Karen is a 43 old manager for a large company. She has a husband, two kids in elementary school, and a mother she is the primary caregiver for. Even though her mother still lives on her own, she struggles. Karen stops by every morning to get her breakfast and monitor her medicines. She stops by again in between running the kids to soccer and piano practice. More then once she’s had to leave home in the middle of the night to tend to her mother’s needs. She knows both her job and her family are struggling trying to keep up with all of the demands.
Chances are if this description doesn’t fit you, you know someone in this situation. Statistics currently show that approximately 29 percent of the US adult population is providing care for someone that is chronically ill, disabled or aged. And that number is only expected to rise.
Caring for someone is always a difficult situation. But when you add in other full time jobs, such as a career or a family, the situation can quickly turn desperate. How do you do each job to its fullest? Unfortunately, the entire situation takes its toll in many ways. Divorce rates rise. Problems with children develop. And even work can suffer by losing jobs or chances for promotions.
Yet what do you do? You’re doing the best that you can.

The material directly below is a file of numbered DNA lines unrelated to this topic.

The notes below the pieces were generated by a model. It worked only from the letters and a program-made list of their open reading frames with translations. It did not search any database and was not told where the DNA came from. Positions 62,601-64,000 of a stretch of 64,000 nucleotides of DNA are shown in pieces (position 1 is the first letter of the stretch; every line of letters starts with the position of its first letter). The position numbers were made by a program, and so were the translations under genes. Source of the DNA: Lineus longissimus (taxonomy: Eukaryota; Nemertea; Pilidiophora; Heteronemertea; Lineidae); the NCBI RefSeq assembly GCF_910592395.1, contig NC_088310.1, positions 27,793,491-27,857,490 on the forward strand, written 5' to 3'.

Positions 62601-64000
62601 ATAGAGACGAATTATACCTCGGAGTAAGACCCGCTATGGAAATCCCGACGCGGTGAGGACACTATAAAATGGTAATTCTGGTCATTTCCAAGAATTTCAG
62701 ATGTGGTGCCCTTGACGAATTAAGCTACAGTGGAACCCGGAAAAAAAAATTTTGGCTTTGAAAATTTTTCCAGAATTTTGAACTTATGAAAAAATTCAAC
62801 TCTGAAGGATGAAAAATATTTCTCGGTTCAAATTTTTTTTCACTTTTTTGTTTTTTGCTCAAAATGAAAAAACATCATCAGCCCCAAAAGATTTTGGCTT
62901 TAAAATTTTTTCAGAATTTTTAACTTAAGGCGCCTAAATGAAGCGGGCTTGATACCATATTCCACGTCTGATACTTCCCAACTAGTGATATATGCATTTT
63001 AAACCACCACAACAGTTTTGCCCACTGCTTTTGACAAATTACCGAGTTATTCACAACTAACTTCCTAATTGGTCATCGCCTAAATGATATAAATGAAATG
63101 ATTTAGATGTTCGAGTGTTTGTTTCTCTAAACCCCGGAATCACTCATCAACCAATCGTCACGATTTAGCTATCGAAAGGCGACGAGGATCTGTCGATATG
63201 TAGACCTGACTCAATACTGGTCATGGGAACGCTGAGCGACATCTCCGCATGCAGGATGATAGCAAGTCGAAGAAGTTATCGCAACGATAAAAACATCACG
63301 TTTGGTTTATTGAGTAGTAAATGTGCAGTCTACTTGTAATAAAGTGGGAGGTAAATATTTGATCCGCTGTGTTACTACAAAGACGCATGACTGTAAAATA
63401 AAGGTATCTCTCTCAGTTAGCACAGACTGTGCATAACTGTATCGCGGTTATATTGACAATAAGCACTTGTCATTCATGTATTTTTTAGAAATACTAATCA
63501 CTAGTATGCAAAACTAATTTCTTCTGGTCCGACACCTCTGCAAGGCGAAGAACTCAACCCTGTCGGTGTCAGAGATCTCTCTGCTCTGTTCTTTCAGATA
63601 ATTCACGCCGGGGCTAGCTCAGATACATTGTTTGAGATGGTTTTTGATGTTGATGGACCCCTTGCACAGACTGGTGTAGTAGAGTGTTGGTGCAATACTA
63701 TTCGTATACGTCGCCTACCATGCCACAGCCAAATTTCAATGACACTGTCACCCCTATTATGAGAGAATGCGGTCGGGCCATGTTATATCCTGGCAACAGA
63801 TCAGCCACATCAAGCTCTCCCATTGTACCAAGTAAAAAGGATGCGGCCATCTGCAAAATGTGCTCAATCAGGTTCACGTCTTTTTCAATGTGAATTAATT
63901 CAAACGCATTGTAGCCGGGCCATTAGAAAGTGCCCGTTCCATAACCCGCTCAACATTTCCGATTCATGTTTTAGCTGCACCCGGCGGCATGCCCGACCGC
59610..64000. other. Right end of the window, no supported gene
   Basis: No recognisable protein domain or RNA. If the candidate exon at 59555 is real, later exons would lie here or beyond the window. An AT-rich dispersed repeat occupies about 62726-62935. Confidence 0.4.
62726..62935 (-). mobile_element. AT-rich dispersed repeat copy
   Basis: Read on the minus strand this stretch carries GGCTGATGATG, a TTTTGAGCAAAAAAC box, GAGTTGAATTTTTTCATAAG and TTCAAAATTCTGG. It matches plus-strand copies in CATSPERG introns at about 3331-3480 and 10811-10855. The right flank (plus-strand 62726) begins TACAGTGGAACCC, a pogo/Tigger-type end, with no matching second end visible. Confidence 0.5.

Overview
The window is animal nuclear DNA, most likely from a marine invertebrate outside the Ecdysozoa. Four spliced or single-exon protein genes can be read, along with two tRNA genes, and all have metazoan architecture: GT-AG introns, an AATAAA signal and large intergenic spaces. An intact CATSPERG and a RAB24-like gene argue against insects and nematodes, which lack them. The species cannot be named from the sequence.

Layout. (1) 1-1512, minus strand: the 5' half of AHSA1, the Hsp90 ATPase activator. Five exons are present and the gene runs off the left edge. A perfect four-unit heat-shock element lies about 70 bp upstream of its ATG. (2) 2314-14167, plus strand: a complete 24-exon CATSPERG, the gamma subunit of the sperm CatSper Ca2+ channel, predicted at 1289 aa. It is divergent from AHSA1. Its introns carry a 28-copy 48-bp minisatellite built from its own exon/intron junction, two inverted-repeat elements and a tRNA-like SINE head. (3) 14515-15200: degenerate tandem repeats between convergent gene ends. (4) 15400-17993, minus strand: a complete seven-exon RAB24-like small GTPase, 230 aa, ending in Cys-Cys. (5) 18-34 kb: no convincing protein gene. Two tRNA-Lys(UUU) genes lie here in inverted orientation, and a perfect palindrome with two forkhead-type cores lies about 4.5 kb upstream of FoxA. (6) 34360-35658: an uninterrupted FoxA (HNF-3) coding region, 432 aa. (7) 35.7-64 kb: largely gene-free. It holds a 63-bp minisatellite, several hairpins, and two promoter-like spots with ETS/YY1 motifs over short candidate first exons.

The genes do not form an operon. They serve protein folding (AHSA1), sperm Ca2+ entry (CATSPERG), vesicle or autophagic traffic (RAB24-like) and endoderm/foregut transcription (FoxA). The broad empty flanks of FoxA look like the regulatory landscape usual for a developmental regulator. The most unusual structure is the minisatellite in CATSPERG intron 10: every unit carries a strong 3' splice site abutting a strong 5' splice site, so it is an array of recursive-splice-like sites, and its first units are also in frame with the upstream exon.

The biggest first step you can take is to talk to those around you. Its easy to keep your frustration inside as you run from place to place, yet that’s the worst thing you can do. Instead, open up conversations with those around you. Remember, you are not alone. Talk with your supervisor or HR department. Is there a way you can do your job remotely, even just a day or two a week? Are there part time opportunities if you can move in that direction? The biggest challenge is learning about your options. Once things are on the table, it can relieve stress by seeing you do have choices. You can make the best choice for your family situation.
Also talk to your co-workers, friends at your kids’ school, at your local health club where you work out, or even at your church. Wherever you attend regularly and have a friend or two, open up about your situation. Chances are you’ll find others that have been there, done that, and can offer a world of advice.
Then reach out to those that can help. This isn’t something you can take on all alone. The more you reach out, the more resources you will find. Sometimes you simply don’t know what type of help is out there, what can save you money, and more importantly what can save you time.
Time is your premium now. In order to have more time doing things for you – and that includes work, your kids, your spouse and your friends – make sure you ask for help in the areas help will matter most.